As discussed in the Access to ICT section, many DAT products are designed to piggyback off the data transmission functionalities of feature phones and smartphones, and as such can only service the Potential Addressable Market (PAM) segment with relevant ICT access.
The alternative design choice is to integrate cellular transmission technology into the DAT product. This approach has potential to service a greater proportion of the PAM, including potential users who do not have access to feature and smart phones. However, this design choice is still ultimately limited by the geographic reach of cellular network.
From the above diagram, it is clear that cellular network availability is a major constraint to the market serviceable by all currently available DAT products. Outside of HICs, persons infected with TB living in rural areas often lack consistent 2G/3G network coverage. Geographically, this trend strongly affects the South-East Asia and Africa regions.
Lower levels of urbanization in Africa likely mean a higher proportion of persons infected with TB live where network coverage is inaccessible or unreliable. This adds a further layer of complexity and challenges to growing the DAT for TB market in the Africa region (in addition to more dispersed potential demand, limited diagnostic capability, and low rates of ICT access). In the near term, DAT markets in Africa may be disproportionately tilted towards urban areas until network coverage improves.
In the South-East Asia region, greater diagnosed TB burden combined with higher rates of urbanization, assures a larger serviceable market size in the near term. Here, the challenge posed by low cellular network accessibility in rural areas is primarily whether country markets can create incentives to facilitate equitable DAT access. In the near term, manufacturers and program managers may prioritize the substantial TB market in urban areas which is easier (and less costly) to address.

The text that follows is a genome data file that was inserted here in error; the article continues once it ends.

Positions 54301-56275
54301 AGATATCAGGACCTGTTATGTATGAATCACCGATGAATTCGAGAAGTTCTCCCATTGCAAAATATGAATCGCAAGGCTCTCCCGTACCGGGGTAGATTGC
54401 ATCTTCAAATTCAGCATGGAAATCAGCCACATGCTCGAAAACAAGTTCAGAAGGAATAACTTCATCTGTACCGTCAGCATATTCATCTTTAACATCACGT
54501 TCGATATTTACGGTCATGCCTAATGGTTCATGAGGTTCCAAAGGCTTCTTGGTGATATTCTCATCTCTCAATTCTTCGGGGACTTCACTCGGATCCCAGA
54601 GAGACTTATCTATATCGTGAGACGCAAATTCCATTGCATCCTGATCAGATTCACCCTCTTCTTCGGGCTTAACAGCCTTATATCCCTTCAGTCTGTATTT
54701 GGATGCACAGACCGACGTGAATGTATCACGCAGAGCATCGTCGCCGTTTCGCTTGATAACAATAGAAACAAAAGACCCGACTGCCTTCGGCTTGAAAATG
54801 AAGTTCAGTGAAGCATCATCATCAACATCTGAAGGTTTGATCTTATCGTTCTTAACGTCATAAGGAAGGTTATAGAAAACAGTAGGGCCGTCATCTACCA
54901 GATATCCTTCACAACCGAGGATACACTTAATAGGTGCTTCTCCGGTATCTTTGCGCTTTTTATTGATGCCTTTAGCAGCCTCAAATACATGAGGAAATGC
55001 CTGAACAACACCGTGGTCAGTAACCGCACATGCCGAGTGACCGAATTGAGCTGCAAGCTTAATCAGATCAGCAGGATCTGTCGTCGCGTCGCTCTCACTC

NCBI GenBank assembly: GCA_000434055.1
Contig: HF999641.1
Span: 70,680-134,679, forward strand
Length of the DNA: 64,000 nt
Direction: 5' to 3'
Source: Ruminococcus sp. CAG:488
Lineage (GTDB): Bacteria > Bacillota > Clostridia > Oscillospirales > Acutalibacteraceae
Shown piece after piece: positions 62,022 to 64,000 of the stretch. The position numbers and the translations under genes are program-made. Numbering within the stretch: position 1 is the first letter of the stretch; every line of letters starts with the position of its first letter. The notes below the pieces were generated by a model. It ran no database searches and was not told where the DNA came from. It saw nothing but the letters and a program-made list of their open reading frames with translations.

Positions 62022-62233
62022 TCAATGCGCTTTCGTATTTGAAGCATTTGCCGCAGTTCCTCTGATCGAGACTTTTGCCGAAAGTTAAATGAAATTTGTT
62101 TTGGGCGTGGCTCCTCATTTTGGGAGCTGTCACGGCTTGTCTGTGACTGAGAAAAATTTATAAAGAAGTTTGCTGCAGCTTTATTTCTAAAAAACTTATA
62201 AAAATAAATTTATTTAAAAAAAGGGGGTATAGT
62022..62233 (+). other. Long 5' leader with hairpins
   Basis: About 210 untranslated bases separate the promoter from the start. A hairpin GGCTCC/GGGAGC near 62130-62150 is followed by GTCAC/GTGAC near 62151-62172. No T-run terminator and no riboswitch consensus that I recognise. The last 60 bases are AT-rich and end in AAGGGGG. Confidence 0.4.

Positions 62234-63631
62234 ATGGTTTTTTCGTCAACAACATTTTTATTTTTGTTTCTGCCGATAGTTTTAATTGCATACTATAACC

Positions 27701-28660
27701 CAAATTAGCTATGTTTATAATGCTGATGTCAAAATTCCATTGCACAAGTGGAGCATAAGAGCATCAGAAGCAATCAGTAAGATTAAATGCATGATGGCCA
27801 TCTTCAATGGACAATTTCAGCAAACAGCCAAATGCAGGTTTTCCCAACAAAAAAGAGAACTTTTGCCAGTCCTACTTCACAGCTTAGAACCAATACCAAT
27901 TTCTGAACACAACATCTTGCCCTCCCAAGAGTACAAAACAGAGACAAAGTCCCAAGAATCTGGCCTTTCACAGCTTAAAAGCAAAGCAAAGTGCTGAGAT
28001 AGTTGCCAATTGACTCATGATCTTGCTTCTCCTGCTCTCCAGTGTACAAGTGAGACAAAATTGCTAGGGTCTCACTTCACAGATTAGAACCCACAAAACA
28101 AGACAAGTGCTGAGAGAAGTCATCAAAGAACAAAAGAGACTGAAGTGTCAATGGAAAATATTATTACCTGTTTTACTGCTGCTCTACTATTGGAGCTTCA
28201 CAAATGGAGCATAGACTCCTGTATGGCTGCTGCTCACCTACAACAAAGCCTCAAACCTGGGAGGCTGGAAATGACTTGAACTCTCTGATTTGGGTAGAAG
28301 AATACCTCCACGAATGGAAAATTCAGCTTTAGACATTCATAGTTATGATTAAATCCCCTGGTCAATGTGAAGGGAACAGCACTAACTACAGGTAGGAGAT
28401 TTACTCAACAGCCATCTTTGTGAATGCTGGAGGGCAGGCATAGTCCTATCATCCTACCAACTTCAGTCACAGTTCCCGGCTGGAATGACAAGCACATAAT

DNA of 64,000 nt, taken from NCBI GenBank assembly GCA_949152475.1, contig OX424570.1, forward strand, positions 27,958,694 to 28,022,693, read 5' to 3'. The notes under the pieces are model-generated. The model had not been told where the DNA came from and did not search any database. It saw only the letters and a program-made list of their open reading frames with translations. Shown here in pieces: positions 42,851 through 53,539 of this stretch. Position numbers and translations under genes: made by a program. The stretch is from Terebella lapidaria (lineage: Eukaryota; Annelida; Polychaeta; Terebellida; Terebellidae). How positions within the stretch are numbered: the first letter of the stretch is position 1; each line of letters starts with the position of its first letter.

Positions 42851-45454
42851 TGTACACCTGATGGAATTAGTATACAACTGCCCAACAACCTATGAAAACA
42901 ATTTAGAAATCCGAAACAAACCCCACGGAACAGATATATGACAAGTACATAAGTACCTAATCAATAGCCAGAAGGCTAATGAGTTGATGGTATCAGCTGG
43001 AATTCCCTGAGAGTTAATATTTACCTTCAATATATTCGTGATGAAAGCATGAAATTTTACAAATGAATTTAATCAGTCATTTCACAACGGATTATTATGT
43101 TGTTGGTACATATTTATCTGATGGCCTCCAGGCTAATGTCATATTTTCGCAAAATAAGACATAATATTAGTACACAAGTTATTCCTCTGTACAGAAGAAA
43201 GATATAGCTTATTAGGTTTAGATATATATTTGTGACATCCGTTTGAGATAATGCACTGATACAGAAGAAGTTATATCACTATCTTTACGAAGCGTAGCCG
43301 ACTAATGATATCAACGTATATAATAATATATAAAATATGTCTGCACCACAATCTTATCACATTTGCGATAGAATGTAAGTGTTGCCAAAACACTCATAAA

Looking ahead, manufacturers may tailor product features to account for populations outside of current network coverage, such as through:
- Asynchronous data transmission: Data on adherence events are transmitted on an irregular basis, whenever DAT can access cellular network coverage.
- Automated reminders: DAT product analyzes adherence data without network connection, detects different types of causes for non-adherence and automatically issues appropriate behavioral change prompts to encourage behavioral change. Prolonged non-adherence, requiring direct contact by health care workers, would remain difficult to address.
An additional consideration is the additional cellular network usage costs potentially incurred by persons infected with TB using DAT. Usage costs in individual country telecommunication markets are affected by a range of market factors. For example, in India, government policies encouraged hyper-competition between cellular providers for subscribers, leading to significant investment in infrastructure and the lowest usage costs in the world.
High cellular network usage costs in specific country markets may present a barrier to DAT adoption. In such contexts, subsidization of usage costs may be a necessary precursor to widespread DAT use. Use the interactive diagram below to explore trends and implications of cellular usage costs. Only information on SMS affordability is provided. Data on the affordability of internet usage is difficult to collect and aggregate given the many modes of access available (ex: public WiFi, broadband, 3G/4G/LTE, etc…)